Cost estimates often require the consideration of historical data on construction costs to accurately estimate costs of future projects. Historical cost data only benefits your cost estimation efforts when the data is gathered and organized for future applications. In some cases, the cost estimator you hire may have access to files from past estimates that can help them more accurately predict the cost of your project. However, as the cost of supplies and labor fluctuates, cost estimators will need to update their files accordingly to continually provide accurate estimates.
Historical cost data can be a tremendous boon for contractors working on a tight budget, and when you consider the alternative — entrenching yourself in a pricing dispute with your investor — it seems logical to utilize this data to closely approximate your construction costs. Remember, if you find yourself locked in a legal dispute with an investor, contact a construction lawyer in Brentwood, TN.
Who Publishes Construction Cost Data?
A number of organizations regularly publish construction cost data that can be utilized for a comparative cost analysis. Types of available information include:
Catalogs of vendors’ data: includes cost quotations for products and highlights important features and specifications. Sweets Catalog, published by McGraw-Hill Information Systems Company, is one such catalog.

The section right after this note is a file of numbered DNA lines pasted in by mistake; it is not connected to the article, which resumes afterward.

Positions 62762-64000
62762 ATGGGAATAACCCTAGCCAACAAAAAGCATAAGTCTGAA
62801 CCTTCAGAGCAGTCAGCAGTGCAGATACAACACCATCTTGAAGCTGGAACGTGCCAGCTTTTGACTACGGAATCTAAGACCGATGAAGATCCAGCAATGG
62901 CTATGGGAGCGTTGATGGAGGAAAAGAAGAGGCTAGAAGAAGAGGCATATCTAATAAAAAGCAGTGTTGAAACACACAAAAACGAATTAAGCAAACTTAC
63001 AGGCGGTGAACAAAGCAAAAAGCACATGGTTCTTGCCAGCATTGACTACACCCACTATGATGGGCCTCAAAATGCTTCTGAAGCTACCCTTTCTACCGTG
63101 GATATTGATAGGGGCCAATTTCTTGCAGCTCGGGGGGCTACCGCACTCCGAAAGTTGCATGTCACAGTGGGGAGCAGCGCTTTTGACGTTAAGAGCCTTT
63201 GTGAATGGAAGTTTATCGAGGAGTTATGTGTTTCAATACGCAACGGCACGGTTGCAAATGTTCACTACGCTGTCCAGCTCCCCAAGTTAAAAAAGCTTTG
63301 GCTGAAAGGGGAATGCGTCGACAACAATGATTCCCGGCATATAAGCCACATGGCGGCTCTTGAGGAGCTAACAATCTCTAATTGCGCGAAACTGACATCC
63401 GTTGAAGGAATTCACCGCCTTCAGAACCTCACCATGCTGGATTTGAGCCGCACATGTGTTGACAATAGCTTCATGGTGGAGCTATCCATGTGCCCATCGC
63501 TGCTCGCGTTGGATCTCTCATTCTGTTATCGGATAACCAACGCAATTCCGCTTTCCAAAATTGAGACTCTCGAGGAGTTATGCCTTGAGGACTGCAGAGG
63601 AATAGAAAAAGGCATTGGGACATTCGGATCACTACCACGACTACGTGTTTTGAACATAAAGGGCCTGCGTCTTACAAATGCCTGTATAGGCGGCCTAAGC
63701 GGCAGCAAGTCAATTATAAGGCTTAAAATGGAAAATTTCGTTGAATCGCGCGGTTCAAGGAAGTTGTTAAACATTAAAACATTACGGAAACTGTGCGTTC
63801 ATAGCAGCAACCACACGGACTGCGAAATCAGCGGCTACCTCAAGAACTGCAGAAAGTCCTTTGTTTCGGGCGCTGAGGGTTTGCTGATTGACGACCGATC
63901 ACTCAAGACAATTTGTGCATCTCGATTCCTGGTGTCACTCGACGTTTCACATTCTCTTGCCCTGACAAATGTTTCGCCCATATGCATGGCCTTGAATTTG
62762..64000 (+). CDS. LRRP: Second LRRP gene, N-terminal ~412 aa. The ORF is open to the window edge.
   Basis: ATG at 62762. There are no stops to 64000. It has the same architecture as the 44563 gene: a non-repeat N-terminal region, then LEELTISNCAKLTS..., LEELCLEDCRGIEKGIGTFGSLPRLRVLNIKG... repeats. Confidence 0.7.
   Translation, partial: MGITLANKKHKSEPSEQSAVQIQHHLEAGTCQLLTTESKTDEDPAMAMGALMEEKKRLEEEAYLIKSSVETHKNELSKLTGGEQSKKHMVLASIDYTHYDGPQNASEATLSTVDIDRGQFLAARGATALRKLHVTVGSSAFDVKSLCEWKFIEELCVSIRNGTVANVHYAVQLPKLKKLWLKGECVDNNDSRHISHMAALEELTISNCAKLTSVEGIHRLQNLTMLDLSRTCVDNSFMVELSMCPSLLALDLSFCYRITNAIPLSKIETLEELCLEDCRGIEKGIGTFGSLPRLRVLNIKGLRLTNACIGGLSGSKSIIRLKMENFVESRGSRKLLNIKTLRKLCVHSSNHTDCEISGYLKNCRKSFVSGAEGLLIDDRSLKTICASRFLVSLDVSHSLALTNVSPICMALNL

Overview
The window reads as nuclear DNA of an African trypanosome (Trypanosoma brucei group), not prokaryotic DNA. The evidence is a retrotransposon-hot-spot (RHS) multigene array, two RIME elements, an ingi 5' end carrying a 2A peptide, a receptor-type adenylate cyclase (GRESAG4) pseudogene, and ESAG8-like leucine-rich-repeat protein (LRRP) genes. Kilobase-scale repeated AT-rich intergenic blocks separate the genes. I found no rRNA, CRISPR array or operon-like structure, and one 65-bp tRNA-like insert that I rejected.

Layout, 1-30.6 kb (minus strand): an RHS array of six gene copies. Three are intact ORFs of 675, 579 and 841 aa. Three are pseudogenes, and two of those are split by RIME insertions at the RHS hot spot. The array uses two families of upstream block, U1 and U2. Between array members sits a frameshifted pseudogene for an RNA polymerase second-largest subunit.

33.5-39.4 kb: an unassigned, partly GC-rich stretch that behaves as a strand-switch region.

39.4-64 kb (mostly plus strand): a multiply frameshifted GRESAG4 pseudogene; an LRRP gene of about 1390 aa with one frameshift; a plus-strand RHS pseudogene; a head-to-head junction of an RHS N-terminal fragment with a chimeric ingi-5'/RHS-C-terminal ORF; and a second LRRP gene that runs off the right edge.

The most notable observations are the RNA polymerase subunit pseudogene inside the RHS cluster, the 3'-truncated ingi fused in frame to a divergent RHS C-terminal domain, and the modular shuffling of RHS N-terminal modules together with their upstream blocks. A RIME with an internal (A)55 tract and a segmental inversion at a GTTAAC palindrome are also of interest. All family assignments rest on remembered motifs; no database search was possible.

Periodicals: contain cost data and indices. The Engineering News-Record (ENR) publishes quarterly cost reports that feature comprehensive cost data about construction costs.
Commercial cost reference manuals for estimating guides: lists unit prices on building construction items. Some examples include the Building Construction Costs Book published every year by R.S. Means Company, Inc. and the Dodge Manual for Building Construction published by McGraw-Hill.
Digests of actual project costs: provide detailed descriptions and price breakdowns for various projects. ENR publishes the bid prices for an array of projects across all types of construction every week.
Errors in Historical Cost Data
Although historical cost data can be extremely useful, you must exercise caution when using it to help determine your cost estimates. Changes in the relative price of certain construction costs can have a major impact on the accuracy of your estimate and changes that take place over a long period of time can be nearly impossible to predict. Of course, there’s also a chance that your cost estimator could err as well, and some evidence suggests that understated cost estimates are the norm.
Historical cost data can be an extremely useful tool for contractors and cost estimators looking to trim away any uncertainty clouding the financial feasibility of a project, but before you make any moves, it’s always advisable to meet with a construction law attorney in Brentwood, TN to discuss any possible legal risks associated with your next project.
Disclaimer: The information contained in this article is for general educational information only. This information does not constitute legal advice, is not intended to constitute legal advice, nor should it be relied upon as legal advice for your specific factual pattern or situation.